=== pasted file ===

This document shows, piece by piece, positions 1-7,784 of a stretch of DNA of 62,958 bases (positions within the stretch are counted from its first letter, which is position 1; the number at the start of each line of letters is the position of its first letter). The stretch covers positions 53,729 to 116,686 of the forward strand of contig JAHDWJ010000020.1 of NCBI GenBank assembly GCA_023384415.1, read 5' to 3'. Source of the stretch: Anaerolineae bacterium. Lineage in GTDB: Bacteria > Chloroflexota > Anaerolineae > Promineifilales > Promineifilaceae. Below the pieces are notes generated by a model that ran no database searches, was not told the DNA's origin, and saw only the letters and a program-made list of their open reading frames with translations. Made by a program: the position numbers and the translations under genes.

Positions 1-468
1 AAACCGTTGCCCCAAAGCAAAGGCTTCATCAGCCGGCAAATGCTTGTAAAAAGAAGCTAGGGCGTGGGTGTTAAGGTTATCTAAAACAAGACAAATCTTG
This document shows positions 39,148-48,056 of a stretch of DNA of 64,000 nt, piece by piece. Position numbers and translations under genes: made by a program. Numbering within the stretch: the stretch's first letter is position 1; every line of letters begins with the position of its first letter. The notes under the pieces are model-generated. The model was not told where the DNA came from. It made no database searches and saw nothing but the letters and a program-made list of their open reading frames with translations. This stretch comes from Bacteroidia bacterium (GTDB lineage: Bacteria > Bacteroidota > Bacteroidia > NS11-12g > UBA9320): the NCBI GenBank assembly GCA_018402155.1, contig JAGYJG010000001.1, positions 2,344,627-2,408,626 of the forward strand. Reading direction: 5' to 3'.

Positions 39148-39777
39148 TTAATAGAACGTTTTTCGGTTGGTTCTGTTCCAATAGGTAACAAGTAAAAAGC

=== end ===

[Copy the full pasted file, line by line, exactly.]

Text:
This document shows, piece by piece, positions 1-7,784 of a stretch of DNA of 62,958 bases (positions within the stretch are counted from its first letter, which is position 1; the number at the start of each line of letters is the position of its first letter). The stretch covers positions 53,729 to 116,686 of the forward strand of contig JAHDWJ010000020.1 of NCBI GenBank assembly GCA_023384415.1, read 5' to 3'. Source of the stretch: Anaerolineae bacterium. Lineage in GTDB: Bacteria > Chloroflexota > Anaerolineae > Promineifilales > Promineifilaceae. Below the pieces are notes generated by a model that ran no database searches, was not told the DNA's origin, and saw only the letters and a program-made list of their open reading frames with translations. Made by a program: the position numbers and the translations under genes.

Positions 1-468
1 AAACCGTTGCCCCAAAGCAAAGGCTTCATCAGCCGGCAAATGCTTGTAAAAAGAAGCTAGGGCGTGGGTGTTAAGGTTATCTAAAACAAGACAAATCTTG
This document shows positions 39,148-48,056 of a stretch of DNA of 64,000 nt, piece by piece. Position numbers and translations under genes: made by a program. Numbering within the stretch: the stretch's first letter is position 1; every line of letters begins with the position of its first letter. The notes under the pieces are model-generated. The model was not told where the DNA came from. It made no database searches and saw nothing but the letters and a program-made list of their open reading frames with translations. This stretch comes from Bacteroidia bacterium (GTDB lineage: Bacteria > Bacteroidota > Bacteroidia > NS11-12g > UBA9320): the NCBI GenBank assembly GCA_018402155.1, contig JAGYJG010000001.1, positions 2,344,627-2,408,626 of the forward strand. Reading direction: 5' to 3'.

Positions 39148-39777
39148 TTAATAGAACGTTTTTCGGTTGGTTCTGTTCCAATAGGTAACAAGTAAAAAGC